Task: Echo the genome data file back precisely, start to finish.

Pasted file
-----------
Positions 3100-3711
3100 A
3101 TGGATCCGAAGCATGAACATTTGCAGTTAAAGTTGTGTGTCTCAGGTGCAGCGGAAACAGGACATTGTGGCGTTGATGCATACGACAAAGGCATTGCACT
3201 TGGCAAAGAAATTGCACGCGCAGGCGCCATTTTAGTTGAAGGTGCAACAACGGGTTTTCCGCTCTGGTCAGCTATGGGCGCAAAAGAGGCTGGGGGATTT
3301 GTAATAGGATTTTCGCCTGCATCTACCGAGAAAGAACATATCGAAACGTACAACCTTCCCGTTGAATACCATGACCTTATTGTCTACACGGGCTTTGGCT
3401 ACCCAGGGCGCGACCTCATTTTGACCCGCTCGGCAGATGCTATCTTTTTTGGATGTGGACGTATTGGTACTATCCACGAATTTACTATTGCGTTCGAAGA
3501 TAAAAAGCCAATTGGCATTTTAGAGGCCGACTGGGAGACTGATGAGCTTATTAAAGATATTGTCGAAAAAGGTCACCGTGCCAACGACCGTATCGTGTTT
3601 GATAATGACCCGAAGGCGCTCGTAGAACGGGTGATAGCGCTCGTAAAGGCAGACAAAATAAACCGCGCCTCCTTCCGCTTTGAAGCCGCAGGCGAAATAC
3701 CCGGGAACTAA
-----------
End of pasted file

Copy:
Positions 3100-3711
3100 A
3101 TGGATCCGAAGCATGAACATTTGCAGTTAAAGTTGTGTGTCTCAGGTGCAGCGGAAACAGGACATTGTGGCGTTGATGCATACGACAAAGGCATTGCACT
3201 TGGCAAAGAAATTGCACGCGCAGGCGCCATTTTAGTTGAAGGTGCAACAACGGGTTTTCCGCTCTGGTCAGCTATGGGCGCAAAAGAGGCTGGGGGATTT
3301 GTAATAGGATTTTCGCCTGCATCTACCGAGAAAGAACATATCGAAACGTACAACCTTCCCGTTGAATACCATGACCTTATTGTCTACACGGGCTTTGGCT
3401 ACCCAGGGCGCGACCTCATTTTGACCCGCTCGGCAGATGCTATCTTTTTTGGATGTGGACGTATTGGTACTATCCACGAATTTACTATTGCGTTCGAAGA
3501 TAAAAAGCCAATTGGCATTTTAGAGGCCGACTGGGAGACTGATGAGCTTATTAAAGATATTGTCGAAAAAGGTCACCGTGCCAACGACCGTATCGTGTTT
3601 GATAATGACCCGAAGGCGCTCGTAGAACGGGTGATAGCGCTCGTAAAGGCAGACAAAATAAACCGCGCCTCCTTCCGCTTTGAAGCCGCAGGCGAAATAC
3701 CCGGGAACTAA